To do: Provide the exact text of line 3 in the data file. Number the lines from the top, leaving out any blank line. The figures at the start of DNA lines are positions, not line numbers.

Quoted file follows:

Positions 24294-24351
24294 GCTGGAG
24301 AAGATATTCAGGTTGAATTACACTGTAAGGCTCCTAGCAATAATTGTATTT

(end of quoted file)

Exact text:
24301 AAGATATTCAGGTTGAATTACACTGTAAGGCTCCTAGCAATAATTGTATTT